Report on Santa Maria (Guatemala) — 23 July-29 July 2014
Smithsonian / US Geological Survey Weekly Volcanic Activity Report, 23 July-29 July 2014
Managing Editor: Sally Kuhn Sennert
Please cite this report as:
Global Volcanism Program, 2014. Report on Santa Maria (Guatemala). In: Sennert, S K (ed.), Weekly Volcanic Activity Report, 23 July-29 July 2014. Smithsonian Institution and US Geological Survey.
14.757°N, 91.552°W; summit elev. 3745 m
All times are local (unless otherwise noted)
INSIVUMEH reported that on most days during 23-29 July the active lava dome of Santiaguito was visibly degassing and generating plumes, noting an ash explosion on 26 July rising up to 3 km (9,800 ft) a.s.l. that drifted W. On 28 July thin ash columns rose 3.2 km (10,500 ft) a.s.l. that drifted SW. On most days, fumarolic columns reached 2.7-2.8 km (8,800-9,200 ft) a.s.l. that drifted SW and weak to strong avalanches flowed towards Canyon Nima River I.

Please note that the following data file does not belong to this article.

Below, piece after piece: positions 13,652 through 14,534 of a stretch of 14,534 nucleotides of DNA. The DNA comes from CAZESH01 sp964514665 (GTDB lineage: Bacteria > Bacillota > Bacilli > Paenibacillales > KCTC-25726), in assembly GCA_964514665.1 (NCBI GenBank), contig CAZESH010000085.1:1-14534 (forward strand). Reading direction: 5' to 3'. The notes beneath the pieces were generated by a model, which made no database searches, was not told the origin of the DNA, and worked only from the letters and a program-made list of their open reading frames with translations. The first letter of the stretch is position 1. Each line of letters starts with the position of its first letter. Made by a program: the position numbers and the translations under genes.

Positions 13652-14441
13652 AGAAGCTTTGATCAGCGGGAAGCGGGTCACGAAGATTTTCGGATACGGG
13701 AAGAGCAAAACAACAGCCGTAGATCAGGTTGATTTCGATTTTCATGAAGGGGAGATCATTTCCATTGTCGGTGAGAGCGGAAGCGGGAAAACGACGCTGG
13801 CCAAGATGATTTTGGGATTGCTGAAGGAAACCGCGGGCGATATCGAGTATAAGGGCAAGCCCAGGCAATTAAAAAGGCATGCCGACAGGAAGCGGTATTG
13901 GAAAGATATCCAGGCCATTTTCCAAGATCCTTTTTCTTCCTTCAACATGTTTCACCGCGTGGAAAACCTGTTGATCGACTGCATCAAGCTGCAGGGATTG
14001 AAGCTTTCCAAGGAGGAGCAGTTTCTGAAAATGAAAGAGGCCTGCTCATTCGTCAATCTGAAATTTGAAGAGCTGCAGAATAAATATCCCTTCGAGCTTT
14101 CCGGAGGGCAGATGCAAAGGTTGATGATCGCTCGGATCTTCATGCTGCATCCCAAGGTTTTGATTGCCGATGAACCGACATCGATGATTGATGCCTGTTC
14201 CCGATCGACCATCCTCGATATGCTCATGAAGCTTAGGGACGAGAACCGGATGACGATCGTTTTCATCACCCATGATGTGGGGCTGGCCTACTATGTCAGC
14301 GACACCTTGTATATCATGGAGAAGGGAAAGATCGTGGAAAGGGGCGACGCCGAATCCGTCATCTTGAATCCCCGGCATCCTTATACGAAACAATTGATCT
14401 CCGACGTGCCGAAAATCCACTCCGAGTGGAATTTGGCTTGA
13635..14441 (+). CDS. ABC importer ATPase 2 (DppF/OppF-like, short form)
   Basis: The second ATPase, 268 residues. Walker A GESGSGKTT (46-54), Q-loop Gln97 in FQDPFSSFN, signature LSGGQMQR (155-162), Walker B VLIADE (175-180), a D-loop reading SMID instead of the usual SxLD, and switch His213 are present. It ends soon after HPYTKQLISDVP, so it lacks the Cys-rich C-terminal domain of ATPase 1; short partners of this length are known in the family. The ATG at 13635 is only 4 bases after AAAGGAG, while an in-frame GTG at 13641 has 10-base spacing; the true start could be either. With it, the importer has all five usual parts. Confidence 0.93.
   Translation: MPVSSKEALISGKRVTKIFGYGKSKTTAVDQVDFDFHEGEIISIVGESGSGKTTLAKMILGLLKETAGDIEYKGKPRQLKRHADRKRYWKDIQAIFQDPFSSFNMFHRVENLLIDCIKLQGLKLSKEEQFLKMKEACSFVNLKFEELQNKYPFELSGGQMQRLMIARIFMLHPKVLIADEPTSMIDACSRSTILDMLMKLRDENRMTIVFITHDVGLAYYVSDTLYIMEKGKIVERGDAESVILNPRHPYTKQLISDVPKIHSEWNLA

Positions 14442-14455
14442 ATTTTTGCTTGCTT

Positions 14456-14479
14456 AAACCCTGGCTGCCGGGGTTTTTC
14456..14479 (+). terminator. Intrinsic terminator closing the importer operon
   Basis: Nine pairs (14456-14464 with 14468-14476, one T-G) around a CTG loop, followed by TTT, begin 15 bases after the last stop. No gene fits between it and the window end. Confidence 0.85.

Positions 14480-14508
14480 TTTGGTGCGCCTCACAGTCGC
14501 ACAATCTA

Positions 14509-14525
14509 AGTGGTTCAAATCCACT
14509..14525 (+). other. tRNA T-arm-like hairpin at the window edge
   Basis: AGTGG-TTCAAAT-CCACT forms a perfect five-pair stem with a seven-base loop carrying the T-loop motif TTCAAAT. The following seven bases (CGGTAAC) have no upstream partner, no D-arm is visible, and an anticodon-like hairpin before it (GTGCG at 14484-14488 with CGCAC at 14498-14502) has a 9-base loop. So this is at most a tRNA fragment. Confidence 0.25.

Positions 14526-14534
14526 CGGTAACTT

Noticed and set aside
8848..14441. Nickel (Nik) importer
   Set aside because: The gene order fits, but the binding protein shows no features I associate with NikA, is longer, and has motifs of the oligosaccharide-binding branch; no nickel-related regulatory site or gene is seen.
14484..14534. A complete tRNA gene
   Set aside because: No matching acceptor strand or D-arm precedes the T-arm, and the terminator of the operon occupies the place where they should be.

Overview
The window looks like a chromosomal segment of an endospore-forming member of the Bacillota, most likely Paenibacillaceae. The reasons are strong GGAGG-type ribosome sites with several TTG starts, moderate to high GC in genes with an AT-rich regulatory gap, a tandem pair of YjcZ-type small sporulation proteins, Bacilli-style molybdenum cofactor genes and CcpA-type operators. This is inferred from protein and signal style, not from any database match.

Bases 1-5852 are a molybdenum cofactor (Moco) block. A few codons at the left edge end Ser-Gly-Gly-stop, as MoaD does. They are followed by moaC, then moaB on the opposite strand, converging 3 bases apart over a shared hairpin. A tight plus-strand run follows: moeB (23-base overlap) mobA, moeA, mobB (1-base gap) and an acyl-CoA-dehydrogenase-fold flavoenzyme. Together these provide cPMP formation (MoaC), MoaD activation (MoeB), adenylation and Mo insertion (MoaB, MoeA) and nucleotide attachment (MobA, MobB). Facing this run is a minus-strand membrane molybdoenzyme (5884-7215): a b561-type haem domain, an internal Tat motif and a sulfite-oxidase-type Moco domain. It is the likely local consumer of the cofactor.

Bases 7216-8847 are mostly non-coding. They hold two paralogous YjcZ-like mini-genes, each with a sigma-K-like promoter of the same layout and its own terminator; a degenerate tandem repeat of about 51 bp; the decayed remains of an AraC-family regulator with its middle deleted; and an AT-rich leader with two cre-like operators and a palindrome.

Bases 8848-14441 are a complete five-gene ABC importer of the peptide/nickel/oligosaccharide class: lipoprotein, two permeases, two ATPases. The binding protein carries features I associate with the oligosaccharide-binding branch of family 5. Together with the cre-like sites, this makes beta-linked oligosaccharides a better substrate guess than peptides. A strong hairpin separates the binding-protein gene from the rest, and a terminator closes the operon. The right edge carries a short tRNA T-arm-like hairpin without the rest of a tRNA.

Geologic Background. Symmetrical, forest-covered Santa María volcano is one of the most prominent of a chain of large stratovolcanoes that rises dramatically above the Pacific coastal plain of Guatemala. The stratovolcano has a sharp-topped, conical profile that is cut on the SW flank by a 1.5-km-wide crater. The oval-shaped crater extends from just below the summit to the lower flank and was formed during a catastrophic eruption in 1902. The renowned Plinian eruption of 1902 that devastated much of SW Guatemala followed a long repose period after construction of the large basaltic-andesite stratovolcano. The massive dacitic Santiaguito lava-dome complex has been growing at the base of the 1902 crater since 1922. Compound dome growth at Santiaguito has occurred episodically from four westward-younging vents, the most recent of which is Caliente. Dome growth has been accompanied by almost continuous minor explosions, with periodic lava extrusion, larger explosions, pyroclastic flows, and lahars.